The new markets are Boston; Detroit; Houston; Kansas City, Mo.; Phoenix; Portland, Ore.; Miami, Orlando and Ft. Lauderdale; and San Francisco. Initially. Sezmi only is offering its $4.99-per-month "Sezmi Select" service with local broadcast channels.
In L.A., customers can subscribe to the "Sezmi Select Plus" service for $19.99 per month, receiving 23 linear cable networks along with more than 50 broadcast channels and Internet content. The cable lineup includes USA Network, CNN, Discovery Channel, TBS, TNT, MTV and Nickelodeon. However, the service doesn’t include premium channels HBO or Showtime, and there’s no ESPN or regional sports networks.
Sezmi has built a video platform that delivers via broadcast spectrum as well as with broadband. It distributes through broadband service providers, targeting Tier 2 telcos that need a video play.
"We see meeting the need most acutely of second-tier telcos that have chosen not to go down the path of deploying fiber," said David Allred, Sezmi’s chief marketing officer. For example, he mentioned Qwest, Windstream and CenturyLink as prospects for Sezmi’s product.
Although the service is appealing to smaller telcos that don’t have a video offering and that need to compete with cable, it’s also attractive to the big telcos to provide video in areas where they don’t want to invest in fiber, he said. The company won’t announce its providers in the 10 new markets until the service is expanded, Allred added. However, the primary provider of Sezmi’s service in Los Angeles actually is Tier 1 provider AT&T.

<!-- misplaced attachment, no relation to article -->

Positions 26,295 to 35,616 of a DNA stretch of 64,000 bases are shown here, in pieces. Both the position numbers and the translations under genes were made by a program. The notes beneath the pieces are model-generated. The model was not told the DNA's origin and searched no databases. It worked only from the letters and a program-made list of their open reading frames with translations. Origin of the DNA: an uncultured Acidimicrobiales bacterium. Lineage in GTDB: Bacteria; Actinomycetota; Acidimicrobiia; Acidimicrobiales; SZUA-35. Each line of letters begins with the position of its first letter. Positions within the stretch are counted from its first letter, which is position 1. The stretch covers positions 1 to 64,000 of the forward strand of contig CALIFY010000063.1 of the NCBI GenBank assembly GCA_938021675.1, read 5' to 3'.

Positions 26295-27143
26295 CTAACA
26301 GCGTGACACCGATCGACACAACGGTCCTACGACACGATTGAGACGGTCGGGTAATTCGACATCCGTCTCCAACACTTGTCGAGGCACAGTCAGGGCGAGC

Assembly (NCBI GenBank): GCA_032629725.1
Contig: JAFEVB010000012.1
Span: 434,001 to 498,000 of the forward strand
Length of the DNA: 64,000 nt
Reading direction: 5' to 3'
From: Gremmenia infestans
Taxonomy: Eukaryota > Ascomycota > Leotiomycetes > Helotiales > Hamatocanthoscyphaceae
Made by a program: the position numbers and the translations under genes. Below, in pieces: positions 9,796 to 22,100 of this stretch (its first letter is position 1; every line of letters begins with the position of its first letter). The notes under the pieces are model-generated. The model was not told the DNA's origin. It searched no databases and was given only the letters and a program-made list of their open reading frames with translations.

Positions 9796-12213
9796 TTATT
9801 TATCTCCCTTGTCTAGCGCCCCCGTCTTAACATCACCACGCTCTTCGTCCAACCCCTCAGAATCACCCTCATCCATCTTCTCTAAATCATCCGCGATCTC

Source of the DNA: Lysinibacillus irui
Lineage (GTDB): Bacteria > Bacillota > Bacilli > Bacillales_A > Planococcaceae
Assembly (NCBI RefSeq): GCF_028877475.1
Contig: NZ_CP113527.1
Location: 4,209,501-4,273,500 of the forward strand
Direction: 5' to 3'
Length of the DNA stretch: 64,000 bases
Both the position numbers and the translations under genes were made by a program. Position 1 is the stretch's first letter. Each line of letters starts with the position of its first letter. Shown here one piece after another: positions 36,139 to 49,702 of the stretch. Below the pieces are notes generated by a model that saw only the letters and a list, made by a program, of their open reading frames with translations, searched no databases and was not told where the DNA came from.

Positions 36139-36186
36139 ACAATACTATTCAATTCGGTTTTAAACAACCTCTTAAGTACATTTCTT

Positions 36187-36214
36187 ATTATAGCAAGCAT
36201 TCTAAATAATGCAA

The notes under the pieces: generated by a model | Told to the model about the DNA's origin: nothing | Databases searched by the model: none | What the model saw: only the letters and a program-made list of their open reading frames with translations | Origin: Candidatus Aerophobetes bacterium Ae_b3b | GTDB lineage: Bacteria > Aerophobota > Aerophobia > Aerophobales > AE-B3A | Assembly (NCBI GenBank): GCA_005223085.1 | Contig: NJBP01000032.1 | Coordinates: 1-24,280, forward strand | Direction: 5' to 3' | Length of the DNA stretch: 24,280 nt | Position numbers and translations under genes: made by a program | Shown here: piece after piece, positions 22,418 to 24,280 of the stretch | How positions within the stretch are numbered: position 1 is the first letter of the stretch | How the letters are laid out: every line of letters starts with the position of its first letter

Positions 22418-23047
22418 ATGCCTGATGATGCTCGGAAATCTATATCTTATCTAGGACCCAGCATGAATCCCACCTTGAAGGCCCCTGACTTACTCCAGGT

"We have built a hybrid platform that combines broadcast technology, digital TV spectrum in the United States and broadband, which allows us to deliver a full range of content," said Allred. "It works with existing DSL or cable broadband, including even 4G."
To manage bandwidth needs, Sezmi delivers the most popular broadcast and cable content over the air via its broadcast mechanism, and it uses broadband to deliver the less popular programming as well as Internet content.
Allred explained that local broadcast channels have excess spectrum Sezmi licenses and then aggregates.
"Every TV station has 19.5 megabits of over-the-air bandwidth," said Allred. "When broadcasting in standard definition, they only use three out of that 19. The remaining bandwidth is available for them to do whatever they want."
Sezmi’s hardware includes an advanced antenna that "looks like a bookshelf speaker" to receive cable and broadcast channels; the multiple-array unit electronically tunes and points to wherever the broadcast signal is coming. The hardware, available online or at BestBuy for $299, also includes a hybrid HD DVR set-top and a remote control.
The Sezmi remote includes personalization buttons that can be set by different members of the family. User interface software keeps track of their favorite programs and makes recommendations.
Customers must purchase broadband service separately to connect their systems to the Internet.
All hardware is specified by Sezmi and manufactured out-of-house. "We started with the basic elements of an IPTV-type of box and adapted for our needs," said Allred.
Los Angeles Times columnist, Jon Healey, complained that Sezmi’s cable programming only is available in SD and that the picture quality isn’t great, to which Sezmi replied it plans to upgrade its encoding later this year.